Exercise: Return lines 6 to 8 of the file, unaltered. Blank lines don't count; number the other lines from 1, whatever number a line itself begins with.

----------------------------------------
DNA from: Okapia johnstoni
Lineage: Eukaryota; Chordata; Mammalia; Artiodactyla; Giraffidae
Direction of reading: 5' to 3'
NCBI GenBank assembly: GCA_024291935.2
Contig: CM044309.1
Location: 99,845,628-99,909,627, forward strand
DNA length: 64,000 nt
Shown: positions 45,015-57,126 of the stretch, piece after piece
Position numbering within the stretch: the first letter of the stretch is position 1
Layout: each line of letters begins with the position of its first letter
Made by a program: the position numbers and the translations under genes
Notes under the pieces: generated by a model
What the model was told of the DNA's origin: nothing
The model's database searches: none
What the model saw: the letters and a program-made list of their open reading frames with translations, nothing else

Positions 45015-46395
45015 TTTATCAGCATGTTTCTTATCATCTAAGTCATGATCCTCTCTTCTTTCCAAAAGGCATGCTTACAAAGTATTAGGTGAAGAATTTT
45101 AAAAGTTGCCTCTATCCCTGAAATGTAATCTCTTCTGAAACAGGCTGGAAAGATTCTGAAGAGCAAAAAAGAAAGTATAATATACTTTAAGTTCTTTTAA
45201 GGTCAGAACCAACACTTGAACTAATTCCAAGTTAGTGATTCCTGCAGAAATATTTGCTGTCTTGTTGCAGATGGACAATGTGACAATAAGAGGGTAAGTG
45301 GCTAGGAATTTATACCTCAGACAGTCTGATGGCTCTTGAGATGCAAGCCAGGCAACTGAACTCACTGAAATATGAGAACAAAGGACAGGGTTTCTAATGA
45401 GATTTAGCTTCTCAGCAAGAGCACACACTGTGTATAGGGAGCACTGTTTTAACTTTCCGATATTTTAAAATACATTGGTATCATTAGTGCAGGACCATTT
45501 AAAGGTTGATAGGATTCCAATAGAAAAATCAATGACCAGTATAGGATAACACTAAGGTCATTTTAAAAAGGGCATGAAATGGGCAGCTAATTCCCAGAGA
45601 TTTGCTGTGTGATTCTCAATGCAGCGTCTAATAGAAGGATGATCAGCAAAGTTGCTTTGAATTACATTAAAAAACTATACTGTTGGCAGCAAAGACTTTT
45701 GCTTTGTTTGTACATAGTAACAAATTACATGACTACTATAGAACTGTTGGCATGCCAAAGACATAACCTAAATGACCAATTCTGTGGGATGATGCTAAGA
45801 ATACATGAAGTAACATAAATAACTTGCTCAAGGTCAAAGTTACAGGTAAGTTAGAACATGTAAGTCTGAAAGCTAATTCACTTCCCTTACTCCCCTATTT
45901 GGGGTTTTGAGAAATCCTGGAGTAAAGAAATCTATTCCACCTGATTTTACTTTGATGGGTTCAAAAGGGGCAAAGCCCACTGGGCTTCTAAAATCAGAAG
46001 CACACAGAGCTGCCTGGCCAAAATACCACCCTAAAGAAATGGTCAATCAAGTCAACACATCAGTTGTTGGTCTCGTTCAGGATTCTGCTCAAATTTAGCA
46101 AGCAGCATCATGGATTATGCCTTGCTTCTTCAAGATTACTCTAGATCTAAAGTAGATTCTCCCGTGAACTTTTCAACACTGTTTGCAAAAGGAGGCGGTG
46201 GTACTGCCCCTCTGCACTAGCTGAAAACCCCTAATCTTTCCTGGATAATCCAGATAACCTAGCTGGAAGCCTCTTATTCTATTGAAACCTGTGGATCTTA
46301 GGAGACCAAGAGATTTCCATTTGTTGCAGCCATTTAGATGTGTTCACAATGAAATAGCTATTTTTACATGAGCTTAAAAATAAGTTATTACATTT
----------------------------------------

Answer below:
Location: 99,845,628-99,909,627, forward strand
DNA length: 64,000 nt
Shown: positions 45,015-57,126 of the stretch, piece after piece